The ethics of sharing: Nealth social worker concerns about recording in shared records

Isobel R. Cairns1

1 The University of Auckland, Private Bag 92019, Auckland 1142,

Health social workers come across across a variety of sensitive information in the course of their work, and some information – such as details of abuse or trauma, alcohol or drug dependence, or mental health problems – is particularly sensitive. They may be reluctant to record this information in shared health records where it can be accessed by multiple health providers. Yet, comprehensive records are important to ensure appropriate and beneficial care is provided to a client. Do health social workers face a tension between protecting their client’s privacy and ensuring good care?

This qualitative empirical ethics study aimed to investigate these concerns. The presentation will draw on eleven interviews with health social workers across New Zealand’s North Island. Participants reported that keeping records had some ethical complications, but they all promoted the sharing of details that were necessary and relevant to a client’s healthcare. This core principle guided good recording practice, as well as principles of epistemic accuracy and avoiding perjorative judgements. Residual moral concerns indicate that there are occasionally genuinely conflicting obligations when recording sensitive information.

This research received funding from New Zealand’s Office of the Privacy Commissioner’s Privacy Good Research Fund.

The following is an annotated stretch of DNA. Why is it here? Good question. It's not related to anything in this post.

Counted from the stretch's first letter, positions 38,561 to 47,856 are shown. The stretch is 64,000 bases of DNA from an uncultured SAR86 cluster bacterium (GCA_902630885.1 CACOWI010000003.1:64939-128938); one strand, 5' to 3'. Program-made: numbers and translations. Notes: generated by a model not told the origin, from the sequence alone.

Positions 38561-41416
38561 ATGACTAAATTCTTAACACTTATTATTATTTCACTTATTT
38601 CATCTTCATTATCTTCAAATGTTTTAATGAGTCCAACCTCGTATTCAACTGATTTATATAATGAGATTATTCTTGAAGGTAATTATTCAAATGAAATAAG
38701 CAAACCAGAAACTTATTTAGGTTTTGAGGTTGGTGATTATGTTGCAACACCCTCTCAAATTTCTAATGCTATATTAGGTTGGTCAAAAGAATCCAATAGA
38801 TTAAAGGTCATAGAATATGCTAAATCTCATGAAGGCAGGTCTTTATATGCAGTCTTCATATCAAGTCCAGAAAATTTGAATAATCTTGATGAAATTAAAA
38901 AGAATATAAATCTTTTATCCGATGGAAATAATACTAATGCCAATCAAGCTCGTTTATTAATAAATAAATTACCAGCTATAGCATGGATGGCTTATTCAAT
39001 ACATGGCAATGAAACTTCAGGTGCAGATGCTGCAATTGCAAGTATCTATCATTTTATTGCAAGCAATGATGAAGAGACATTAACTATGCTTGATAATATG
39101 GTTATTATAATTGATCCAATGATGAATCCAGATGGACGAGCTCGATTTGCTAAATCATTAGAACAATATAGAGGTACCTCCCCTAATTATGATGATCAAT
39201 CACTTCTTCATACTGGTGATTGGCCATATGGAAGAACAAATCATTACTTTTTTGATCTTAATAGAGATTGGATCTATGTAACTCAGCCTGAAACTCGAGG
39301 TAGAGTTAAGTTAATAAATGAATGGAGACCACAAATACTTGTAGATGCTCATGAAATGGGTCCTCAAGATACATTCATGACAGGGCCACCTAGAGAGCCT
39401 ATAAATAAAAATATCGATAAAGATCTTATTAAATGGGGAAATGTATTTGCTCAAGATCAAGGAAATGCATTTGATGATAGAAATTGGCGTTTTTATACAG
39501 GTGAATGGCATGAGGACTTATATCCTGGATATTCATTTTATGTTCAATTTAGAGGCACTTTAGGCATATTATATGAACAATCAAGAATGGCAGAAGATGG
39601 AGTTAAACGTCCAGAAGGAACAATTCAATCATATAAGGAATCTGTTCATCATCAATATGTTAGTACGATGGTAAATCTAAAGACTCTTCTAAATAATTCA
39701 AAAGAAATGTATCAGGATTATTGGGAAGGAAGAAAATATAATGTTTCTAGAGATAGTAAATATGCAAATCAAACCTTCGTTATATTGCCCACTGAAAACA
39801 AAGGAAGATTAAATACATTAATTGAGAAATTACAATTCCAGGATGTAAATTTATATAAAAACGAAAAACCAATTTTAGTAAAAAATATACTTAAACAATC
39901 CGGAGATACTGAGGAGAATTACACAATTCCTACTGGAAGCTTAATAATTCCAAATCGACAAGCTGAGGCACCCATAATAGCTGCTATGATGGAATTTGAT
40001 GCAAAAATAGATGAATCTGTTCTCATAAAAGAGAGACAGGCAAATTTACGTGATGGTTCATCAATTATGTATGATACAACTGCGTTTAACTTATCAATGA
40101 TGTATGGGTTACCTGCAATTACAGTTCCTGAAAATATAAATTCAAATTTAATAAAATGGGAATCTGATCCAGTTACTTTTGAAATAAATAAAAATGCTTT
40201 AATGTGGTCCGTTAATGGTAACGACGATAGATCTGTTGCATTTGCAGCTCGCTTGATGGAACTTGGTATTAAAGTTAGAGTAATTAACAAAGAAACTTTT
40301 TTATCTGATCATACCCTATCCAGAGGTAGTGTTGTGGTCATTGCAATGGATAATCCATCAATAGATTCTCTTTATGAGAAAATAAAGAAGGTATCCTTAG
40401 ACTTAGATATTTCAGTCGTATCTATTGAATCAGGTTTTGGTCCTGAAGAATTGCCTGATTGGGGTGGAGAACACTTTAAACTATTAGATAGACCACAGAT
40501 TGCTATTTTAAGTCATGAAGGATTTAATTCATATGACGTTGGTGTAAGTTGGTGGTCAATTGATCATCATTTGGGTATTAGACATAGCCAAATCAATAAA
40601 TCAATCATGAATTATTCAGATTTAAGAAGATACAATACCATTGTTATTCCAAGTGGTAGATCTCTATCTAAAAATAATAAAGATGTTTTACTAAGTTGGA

Isobel Cairns holds a Bachelor of Arts with Honours in Philosophy and a Graduate Diploma in Psychology from Victoria University of Wellington. She completed her Masters of Public Health at The University of Auckland in 2016.

About the Association

The Australasian Association of Bioethics and Health Law (AABHL) was formed in 2009.

It encourages open discussion and debate on a range of bioethical issues, providing a place where people can ask difficult questions about ideas and practices associated with health and illness, biomedical research and human values.

The AABHL seeks to foster a distinctive Australasian voice in bioethics, and provide opportunities for international engagement through its membership, journal and conferences.

Members come from all the contributing humanities, social science and science disciplines that make up contemporary bioethics.

Many members have cross-disciplinary interests and all seek to broaden the dialogues in which all members of the wider community ultimately have an interest.

The AABHL is a supportive, creative and challenging community that provides a rich source of continuing academic refreshment and renewal.

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